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Senselessness

 

Central Question: Will a devastating human-rights report drive its paranoid proofreader over the edge?

Senselessness

Jascha Hoffman
18 Snaps

In 1998, a Guatemalan bishop was poised to release a thick report accusing his own government of all but genocide in the “scorched earth” campaigns of the early 1980s. Since then, a number of Guatemalan authors have imagined exiles returning to confront the bloody past. Horacio Castellanos Moya, a Salvadoran journalist who now lives in Pittsburgh, tells a narrower story in his intemperate seventh novel, Senselessness. In a thinly veiled version of Guatemala, he imagines just such a report driving its jittery proofreader insane.

The result is like Kafka on amphetamines. “I was about to stick my snout into someone else’s wasps’ nest, make sure that the Catholic hands about to touch the balls of the military tiger were clean and had even gotten a manicure,” the proofreader tells us shortly after agreeing to correct the 1,100-page report. He is right to be concerned, but his paranoia soon takes on a life of its own. Walking down a busy street in broad daylight, he suspects that covert forces are planning to knife him because he knows too much. When church officials stop him from reading a sensitive chapter on a military hit squad, he assumes they are conspiring with the government to kill him.

As alcohol and sex fail to distract him from the looming stack of horror on his desk, the proofreader resorts to an odd solace: he copies bits of testimony from the poor Mayan survivors, whose naive pathos he finds delightful, into a little notebook, which he carries as a charm against danger. “The pigs they are eating him, they are picking over his bones,” he recites to his baffled colleagues at the church. As the days wear on, fear gives way to anger. Having neither the defenses of a native Guatemalan nor the good intentions of a foreign-aid worker, the proofreader has an especially volatile relationship with the villagers whose memories he has been hired to correct. By the time he has fled to the jungle to work through the final pages in solitude, his pity has transformed into an insatiable rage directed not at the military but at the helpless Indians who just stood there and let themselves be massacred:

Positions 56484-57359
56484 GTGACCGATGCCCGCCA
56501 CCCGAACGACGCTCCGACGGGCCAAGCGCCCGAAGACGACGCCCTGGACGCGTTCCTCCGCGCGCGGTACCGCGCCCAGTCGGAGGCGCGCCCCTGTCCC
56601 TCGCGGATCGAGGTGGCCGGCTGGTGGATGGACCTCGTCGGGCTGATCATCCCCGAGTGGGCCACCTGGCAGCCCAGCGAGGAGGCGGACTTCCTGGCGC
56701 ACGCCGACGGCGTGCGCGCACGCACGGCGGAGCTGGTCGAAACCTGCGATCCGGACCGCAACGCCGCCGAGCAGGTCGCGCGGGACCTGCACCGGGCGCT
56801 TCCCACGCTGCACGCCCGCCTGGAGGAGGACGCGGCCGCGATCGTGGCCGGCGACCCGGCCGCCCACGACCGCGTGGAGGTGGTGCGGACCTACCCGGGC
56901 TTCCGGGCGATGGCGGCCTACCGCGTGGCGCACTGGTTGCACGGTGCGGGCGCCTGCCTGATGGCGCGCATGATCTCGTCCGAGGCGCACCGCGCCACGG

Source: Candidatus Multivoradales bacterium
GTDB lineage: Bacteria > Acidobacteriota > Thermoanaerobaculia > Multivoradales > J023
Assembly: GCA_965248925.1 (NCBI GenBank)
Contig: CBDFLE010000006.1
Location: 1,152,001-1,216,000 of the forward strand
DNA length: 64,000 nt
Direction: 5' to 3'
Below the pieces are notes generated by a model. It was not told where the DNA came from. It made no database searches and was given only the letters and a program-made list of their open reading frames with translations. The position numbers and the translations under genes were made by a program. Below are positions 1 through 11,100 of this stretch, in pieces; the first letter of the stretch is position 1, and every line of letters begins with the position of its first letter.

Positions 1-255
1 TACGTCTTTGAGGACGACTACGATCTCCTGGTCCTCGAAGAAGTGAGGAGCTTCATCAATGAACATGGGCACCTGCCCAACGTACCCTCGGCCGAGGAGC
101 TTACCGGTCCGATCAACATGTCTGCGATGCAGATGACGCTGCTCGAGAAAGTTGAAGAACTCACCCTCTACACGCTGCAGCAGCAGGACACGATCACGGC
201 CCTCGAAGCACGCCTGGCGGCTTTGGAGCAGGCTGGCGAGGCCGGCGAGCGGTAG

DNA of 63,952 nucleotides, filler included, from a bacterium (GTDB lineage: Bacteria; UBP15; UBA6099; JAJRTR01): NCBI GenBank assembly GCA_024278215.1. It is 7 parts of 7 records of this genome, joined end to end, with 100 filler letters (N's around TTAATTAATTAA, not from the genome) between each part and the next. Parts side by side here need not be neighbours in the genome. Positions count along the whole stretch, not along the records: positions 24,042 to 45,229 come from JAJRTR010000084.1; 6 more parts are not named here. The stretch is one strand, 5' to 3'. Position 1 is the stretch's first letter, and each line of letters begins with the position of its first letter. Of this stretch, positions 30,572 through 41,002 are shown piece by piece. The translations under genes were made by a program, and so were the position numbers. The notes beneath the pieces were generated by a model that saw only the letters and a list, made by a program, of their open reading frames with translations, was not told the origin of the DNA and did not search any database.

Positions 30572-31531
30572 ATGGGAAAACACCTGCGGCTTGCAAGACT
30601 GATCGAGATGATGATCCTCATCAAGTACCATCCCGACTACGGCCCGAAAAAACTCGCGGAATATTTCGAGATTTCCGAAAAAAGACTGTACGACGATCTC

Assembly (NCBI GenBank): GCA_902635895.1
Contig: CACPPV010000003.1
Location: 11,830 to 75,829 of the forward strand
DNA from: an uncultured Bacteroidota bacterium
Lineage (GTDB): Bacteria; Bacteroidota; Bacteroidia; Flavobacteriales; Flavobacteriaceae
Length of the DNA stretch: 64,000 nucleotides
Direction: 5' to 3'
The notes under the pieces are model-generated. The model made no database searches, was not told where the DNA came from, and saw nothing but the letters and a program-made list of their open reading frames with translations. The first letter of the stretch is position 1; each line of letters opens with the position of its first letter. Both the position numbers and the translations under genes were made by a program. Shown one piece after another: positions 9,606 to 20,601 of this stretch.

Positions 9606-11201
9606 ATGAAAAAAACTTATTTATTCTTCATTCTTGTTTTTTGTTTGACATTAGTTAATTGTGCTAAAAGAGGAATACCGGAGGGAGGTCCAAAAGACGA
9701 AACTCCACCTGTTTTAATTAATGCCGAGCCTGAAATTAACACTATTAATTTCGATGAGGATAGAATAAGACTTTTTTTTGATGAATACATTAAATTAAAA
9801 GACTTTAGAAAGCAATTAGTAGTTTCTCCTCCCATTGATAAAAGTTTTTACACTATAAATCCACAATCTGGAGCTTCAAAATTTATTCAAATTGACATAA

I returned to the hut of those fucking Indians who would understand the hell that awaited them only when they saw flying through the air the baby I held by the ankles, so I could smash its head of tender flesh against the wood beam.And it was the splattering of palpitating brains that brought me back to my senses: I found myself in the middle of the room, shaking, sweating, a little dizzy….

Such is the tone of this shrill confession, translated with torrential momentum by Katherine Silver, which hovers around every grudge, suspicion, and itch of a man who is more than a little disturbed. When Castellanos Moya traps his reader in the booth with such a raving blowhard (as he did in a previous novella imitating the rants of the Austrian writer Thomas Bernhard), he risks driving us mad. The proofreader’s psychosis, fueled at least in part by Guatemala’s dark past, threatens to upstage the country altogether, as his contemptuous and delusional chatter drown out the voices of the dead. But just because the narrator is paranoid doesn’t mean a death squad isn’t out to get him. In some places, Castellanos Moya suggests in the end, you have to let history work you into a frenzy to have a chance at grasping the senselessness of the present.

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